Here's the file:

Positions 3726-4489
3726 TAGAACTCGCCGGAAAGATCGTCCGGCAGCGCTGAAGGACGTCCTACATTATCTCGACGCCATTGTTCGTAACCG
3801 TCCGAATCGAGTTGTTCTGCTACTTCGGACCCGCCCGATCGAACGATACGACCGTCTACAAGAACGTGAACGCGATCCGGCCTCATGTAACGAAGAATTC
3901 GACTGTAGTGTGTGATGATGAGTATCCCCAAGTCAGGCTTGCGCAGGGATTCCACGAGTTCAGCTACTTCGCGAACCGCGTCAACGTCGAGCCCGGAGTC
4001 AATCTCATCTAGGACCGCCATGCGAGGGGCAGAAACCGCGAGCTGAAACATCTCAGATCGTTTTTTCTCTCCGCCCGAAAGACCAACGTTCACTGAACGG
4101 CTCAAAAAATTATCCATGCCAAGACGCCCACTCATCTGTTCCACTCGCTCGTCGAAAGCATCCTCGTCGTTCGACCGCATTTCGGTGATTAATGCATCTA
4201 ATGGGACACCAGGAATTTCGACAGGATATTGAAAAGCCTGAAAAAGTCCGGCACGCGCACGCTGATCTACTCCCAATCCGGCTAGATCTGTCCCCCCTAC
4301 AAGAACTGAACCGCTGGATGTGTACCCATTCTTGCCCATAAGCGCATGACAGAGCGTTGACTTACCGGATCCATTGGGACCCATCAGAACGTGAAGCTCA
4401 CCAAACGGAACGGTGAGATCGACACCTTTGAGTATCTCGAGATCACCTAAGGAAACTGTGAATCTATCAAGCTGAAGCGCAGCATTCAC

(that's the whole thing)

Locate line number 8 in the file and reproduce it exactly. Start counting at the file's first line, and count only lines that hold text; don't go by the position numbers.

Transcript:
4301 AAGAACTGAACCGCTGGATGTGTACCCATTCTTGCCCATAAGCGCATGACAGAGCGTTGACTTACCGGATCCATTGGGACCCATCAGAACGTGAAGCTCA